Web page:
There’s a Bed, Bath & Beyond in the same mall area. No cutter. But as I walk back to my car, I regret not engaging my exercise app. But…. I just remember there’s a Williams Sonoma in the Lehigh Valley Mall just across Grape Street. At this point, I will pay $10 for a cookie cutter if they have it. And they don’t.

The lovely sales person (that I’m pretty sure works on commission) Tries to sell me a fluted cutter 5-piece set priced at $16.95. The largest is only 4 inches. I need 4.5 inches wide. There’s another set of circle cutters she tries to sell me. No thanks. Discipline.


By this time I have passed the point of no return. I could easily pull out my phone and order the G-D cutter from Amazon while sobbing away my decision to waste all this time. But I don’t give up yet. There’s still Target and The Christmas Tree Shoppe on the way back to the office. Each are another disappointment. I resisted the temptation to buy some fun St. Paddy’s day kitchen towels. No cutter, no sale.

I finally caved in and went to Bev’s Cake and Candy Supplies. Unchaperoned. Elaine found something that will work for now. I’m going to cave in and buy another kitchen gadget from Amazon. Why? Because after all of this fuss, I will be making tarts again. They may not be egg custard, but there will be tarts. And I will need it to be a full 4.5 inches. I’m already thinking of filling them with that lovely lemon custard of the Angel food cake recipe.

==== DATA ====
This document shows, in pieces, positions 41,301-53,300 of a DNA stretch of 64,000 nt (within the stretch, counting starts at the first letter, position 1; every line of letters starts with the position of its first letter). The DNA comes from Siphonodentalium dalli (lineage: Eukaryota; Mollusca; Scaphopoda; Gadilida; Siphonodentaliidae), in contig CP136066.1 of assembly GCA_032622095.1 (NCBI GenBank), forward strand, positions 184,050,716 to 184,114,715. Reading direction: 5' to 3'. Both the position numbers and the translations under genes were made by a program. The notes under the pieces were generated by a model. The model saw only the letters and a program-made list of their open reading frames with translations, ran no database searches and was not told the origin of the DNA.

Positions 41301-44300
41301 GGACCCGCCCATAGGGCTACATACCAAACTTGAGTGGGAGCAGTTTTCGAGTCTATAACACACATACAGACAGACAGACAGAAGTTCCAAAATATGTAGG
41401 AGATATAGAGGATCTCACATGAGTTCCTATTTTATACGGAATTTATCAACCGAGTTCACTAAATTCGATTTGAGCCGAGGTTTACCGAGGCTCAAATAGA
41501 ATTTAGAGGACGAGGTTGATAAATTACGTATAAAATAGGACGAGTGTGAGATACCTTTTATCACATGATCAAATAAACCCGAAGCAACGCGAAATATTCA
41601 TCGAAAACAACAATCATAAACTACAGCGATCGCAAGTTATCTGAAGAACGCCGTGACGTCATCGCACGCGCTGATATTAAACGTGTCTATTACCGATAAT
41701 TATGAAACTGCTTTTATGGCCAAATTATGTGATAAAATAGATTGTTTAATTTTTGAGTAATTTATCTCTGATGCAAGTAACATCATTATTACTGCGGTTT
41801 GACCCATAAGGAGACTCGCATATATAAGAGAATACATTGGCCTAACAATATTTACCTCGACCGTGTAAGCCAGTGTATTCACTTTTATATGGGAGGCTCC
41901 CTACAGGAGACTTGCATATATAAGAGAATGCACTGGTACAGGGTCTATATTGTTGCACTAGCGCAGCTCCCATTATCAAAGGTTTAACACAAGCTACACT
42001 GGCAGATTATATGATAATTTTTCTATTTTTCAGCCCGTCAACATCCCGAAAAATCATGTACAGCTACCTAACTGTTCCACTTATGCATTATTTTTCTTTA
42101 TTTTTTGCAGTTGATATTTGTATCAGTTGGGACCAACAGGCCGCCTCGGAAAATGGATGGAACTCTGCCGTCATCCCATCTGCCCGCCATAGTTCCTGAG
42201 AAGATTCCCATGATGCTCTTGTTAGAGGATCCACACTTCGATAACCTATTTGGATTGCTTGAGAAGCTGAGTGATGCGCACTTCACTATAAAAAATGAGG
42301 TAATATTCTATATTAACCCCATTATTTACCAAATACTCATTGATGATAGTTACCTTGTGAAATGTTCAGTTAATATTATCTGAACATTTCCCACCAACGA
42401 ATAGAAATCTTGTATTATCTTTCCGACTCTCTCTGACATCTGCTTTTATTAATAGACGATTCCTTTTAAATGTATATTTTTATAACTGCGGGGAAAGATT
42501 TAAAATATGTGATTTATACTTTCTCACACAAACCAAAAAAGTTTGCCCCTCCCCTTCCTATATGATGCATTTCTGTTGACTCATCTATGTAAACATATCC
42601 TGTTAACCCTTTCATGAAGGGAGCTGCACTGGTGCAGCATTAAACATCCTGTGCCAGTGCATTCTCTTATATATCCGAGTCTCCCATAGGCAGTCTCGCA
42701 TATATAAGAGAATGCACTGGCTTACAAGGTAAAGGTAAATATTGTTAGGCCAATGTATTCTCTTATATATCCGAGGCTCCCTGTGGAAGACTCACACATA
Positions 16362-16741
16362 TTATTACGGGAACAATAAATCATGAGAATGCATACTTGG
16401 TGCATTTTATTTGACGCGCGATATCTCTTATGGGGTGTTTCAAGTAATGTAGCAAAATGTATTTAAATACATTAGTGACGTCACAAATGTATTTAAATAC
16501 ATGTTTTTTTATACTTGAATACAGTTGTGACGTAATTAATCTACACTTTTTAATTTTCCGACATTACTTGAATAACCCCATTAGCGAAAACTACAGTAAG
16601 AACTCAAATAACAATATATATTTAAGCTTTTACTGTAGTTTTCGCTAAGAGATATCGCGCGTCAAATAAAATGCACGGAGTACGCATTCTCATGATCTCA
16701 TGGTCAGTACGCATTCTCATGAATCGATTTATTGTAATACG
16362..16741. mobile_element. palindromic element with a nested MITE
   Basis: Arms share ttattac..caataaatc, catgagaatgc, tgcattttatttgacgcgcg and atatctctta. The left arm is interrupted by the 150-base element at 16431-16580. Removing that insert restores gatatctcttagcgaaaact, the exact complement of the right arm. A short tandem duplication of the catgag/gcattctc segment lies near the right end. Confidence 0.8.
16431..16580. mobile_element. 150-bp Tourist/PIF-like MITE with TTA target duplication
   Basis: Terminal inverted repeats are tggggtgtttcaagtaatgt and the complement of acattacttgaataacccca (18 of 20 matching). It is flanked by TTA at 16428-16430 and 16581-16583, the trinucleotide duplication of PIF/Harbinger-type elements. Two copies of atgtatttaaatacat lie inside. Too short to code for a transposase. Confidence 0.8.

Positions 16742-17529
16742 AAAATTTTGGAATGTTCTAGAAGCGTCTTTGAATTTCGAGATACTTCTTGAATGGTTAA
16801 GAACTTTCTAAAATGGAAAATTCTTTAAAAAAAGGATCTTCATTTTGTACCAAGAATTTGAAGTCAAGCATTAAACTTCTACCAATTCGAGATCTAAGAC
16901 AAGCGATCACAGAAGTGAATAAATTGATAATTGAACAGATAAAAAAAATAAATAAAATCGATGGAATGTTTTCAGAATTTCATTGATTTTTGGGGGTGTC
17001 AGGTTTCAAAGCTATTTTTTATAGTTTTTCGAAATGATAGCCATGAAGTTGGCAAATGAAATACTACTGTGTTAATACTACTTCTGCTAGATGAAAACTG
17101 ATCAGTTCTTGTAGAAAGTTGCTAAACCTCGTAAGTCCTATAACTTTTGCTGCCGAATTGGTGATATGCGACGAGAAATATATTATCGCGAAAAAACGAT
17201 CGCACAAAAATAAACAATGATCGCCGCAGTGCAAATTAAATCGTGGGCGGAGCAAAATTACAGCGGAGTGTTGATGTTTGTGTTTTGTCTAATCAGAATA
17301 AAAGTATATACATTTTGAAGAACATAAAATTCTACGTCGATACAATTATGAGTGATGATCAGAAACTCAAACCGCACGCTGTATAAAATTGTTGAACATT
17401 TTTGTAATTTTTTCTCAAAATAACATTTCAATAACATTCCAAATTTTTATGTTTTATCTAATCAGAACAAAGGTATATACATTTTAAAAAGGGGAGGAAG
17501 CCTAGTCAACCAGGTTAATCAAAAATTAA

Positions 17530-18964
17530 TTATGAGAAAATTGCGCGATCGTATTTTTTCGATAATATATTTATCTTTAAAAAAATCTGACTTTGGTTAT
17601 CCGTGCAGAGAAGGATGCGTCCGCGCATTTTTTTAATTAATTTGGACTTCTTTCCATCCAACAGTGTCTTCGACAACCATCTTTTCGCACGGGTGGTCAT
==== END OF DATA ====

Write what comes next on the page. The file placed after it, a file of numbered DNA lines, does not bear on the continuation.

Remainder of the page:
OK – here’s the recipe. And here’s a video to help you make better choices. When the contestants made them, they only made one large one; not 12 small ones.

So you want to see what happens when you don’t use the right sized cutter? Disaster.


Angel food cake with Lemon Curd

This bake turned out beautifully. I’m not just talking about the angel food. As one progresses through the technicals, the expense is not just the ingredients. You must have the tools. In an effort to save some money, I put out an inquiry on a Facebook group, “Foodies of Bethlehem.” I was hoping to borrow an angel food cake pan so I didn’t have to buy one. Renée King responded quickly. We made a deal that I’d return the pan with a cake in it.

This recipe calls for 10 eggs. The egg whites only are for the cake. What can one do with 10 egg yolks? Mary Berry provides a recipe for lemon curd to use the 10 yolks. This yields way more lemon curd than needed. Wait a minute. Too much lemon curd? How absurd! I did need to make two cakes. But I wasn’t going to double the lemon curd. Still had left-over egg yolks. I could make gelato…